What is the most important information I should know about comfrey?
Follow all directions on the product label and package. Tell each of your healthcare providers about all your medical conditions, allergies, and all medicines you use.
What is comfrey?
Comfrey is a plant also known as Ass Ear, Black Root, Blackwort, Bruisewort, Consolidae Radix, Consound, Consoude, Consuelda, Gum Plant, Healing Herb, Herbe aux Charpentiers, Herbe à la Coupure, Knitback, Knitbone, Langue-de-Vache, Oreille d'Âne, Salsify, Slippery Root, Symphytum officinale, or Wallwort.
Comfrey has been used in alternative medicine as a possibly effective aid in treating back pain, osteoarthritis, or tenderness and swelling caused by a sprain injury.
Other uses not proven with research have included skin wounds, skin ulcers, cough, sore throat, gum disease, joint pain, diarrhea, and other conditions.
Comfrey may have been applied to the skin in a specific preparation to treat some of these conditions.
It is not certain whether comfrey is effective in treating any medical condition. Medicinal use of this product has not been approved by the FDA. Comfrey should not be used in place of medication prescribed for you by your doctor.
Comfrey is often sold as an herbal supplement. There are no regulated manufacturing standards in place for many herbal compounds and some marketed supplements have been found to be contaminated with toxic metals or other drugs. Herbal/health supplements should be purchased from a reliable source to minimize the risk of contamination.
Comfrey may also be used for purposes not listed in this product guide.
What should I discuss with my health care provider before using comfrey?
Ask a doctor, pharmacist, or other healthcare provider if it is safe for you to use this product if you have:
- liver disease.
Comfrey is considered likely unsafe to use during pregnancy. The chemicals contained in comfrey may cause birth defects. Do not use this product without medical advice if you are pregnant.
Comfrey is considered likely unsafe to use if you are nursing a baby. Do not use this product without medical advice if you are breast-feeding a baby.
Do not give any herbal/health supplement to a child without medical advice.
How should I use comfrey?
When considering the use of herbal supplements, seek the advice of your doctor. You may also consider consulting a practitioner who is trained in the use of herbal/health supplements.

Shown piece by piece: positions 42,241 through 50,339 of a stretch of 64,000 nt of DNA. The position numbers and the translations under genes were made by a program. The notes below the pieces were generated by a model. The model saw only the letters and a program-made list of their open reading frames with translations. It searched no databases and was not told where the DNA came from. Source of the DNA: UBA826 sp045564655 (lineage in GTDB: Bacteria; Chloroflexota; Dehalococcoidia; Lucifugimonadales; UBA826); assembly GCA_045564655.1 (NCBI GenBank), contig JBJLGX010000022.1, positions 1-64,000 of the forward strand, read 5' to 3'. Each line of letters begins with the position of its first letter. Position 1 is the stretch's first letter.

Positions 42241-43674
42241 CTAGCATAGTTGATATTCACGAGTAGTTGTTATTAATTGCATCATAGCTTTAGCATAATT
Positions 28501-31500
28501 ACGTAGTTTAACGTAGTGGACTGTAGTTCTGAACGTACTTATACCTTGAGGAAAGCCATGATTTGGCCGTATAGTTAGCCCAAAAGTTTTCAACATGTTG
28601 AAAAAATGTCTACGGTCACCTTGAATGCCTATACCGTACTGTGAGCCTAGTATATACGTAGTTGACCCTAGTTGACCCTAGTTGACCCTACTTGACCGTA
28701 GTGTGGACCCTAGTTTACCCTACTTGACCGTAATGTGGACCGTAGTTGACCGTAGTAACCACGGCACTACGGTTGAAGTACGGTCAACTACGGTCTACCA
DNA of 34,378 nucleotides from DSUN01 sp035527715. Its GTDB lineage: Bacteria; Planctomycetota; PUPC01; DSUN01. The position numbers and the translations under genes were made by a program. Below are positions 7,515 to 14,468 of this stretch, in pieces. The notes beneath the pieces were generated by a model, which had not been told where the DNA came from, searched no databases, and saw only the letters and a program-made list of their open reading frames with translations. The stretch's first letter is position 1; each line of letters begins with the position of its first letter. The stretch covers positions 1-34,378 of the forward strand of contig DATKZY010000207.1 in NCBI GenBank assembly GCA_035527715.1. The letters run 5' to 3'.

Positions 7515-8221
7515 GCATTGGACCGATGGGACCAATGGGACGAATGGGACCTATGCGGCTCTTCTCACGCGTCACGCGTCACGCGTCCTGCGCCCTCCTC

If you choose to use comfrey, use it as directed on the package or as directed by your doctor, pharmacist, or other healthcare provider. Do not use more of this product than is recommended on the label.
Comfrey is likley unsafe to take by mouth. Comfrey contains chemicals that can cause liver damage, lung problems, or cancer. Topical comfrey is for use only on the skin.
Do not use different forms (tablets, liquid, tincture, teas, etc) of comfrey at the same time without medical advice. Using different formulations together increases the risk of an overdose.
Call your doctor if the condition you are treating with comfrey does not improve, or if it gets worse while using this product.
Store at room temperature away from moisture and heat.
What happens if I miss a dose?
Skip the missed dose if it is almost time for your next scheduled dose. Do not use extra comfrey to make up the missed dose.
What happens if I overdose?
Seek emergency medical attention or call the Poison Help line at 1-800-222-1222.
What should I avoid while using comfrey?
Avoid using comfrey together with other herbal/health supplements that can also harm the liver. This includes androstenedione, bishop's weed, borage, chaparral, comfrey, DHEA, echinacea, garlic, germander, golden ragwort, hound's tongue, kava, licorice, niacin (vitamin B3), pennyroyal oil, red yeast, St. John's wort, and others.
What are the possible side effects of comfrey?
Get emergency medical help if you have signs of an allergic reaction: hives; difficulty breathing; swelling of your face, lips, tongue, or throat.
Although not all side effects are known, comfrey is thought to be possibly safe when applied to unbroken skin for less than 10 days.
Stop using comfrey and call your healthcare provider at once if you have:
- liver problems --nausea, upper stomach pain, itching, tired feeling, loss of appetite, dark urine, clay-colored stools, jaundice (yellowing of the skin or eyes).
This is not a complete list of side effects and others may occur. Call your doctor for medical advice about side effects. You may report side effects to FDA at 1-800-FDA-1088.
What other drugs will affect comfrey?
Do not take comfrey without medical advice if you are using any of the following medications:
- phenytoin; or
- rifabutin, rifampin.
This list is not complete. Other drugs may interact with comfrey, including prescription and over-the-counter medicines, vitamins, and herbal products. Not all possible interactions are listed in this product guide.
Where can I get more information?
Consult with a licensed healthcare professional before using any herbal/health supplement. Whether you are treated by a medical doctor or a practitioner trained in the use of natural medicines/supplements, make sure all your healthcare providers know about all of your medical conditions and treatments.
Remember, keep this and all other medicines out of the reach of children, never share your medicines with others, and use this medication only for the indication prescribed.
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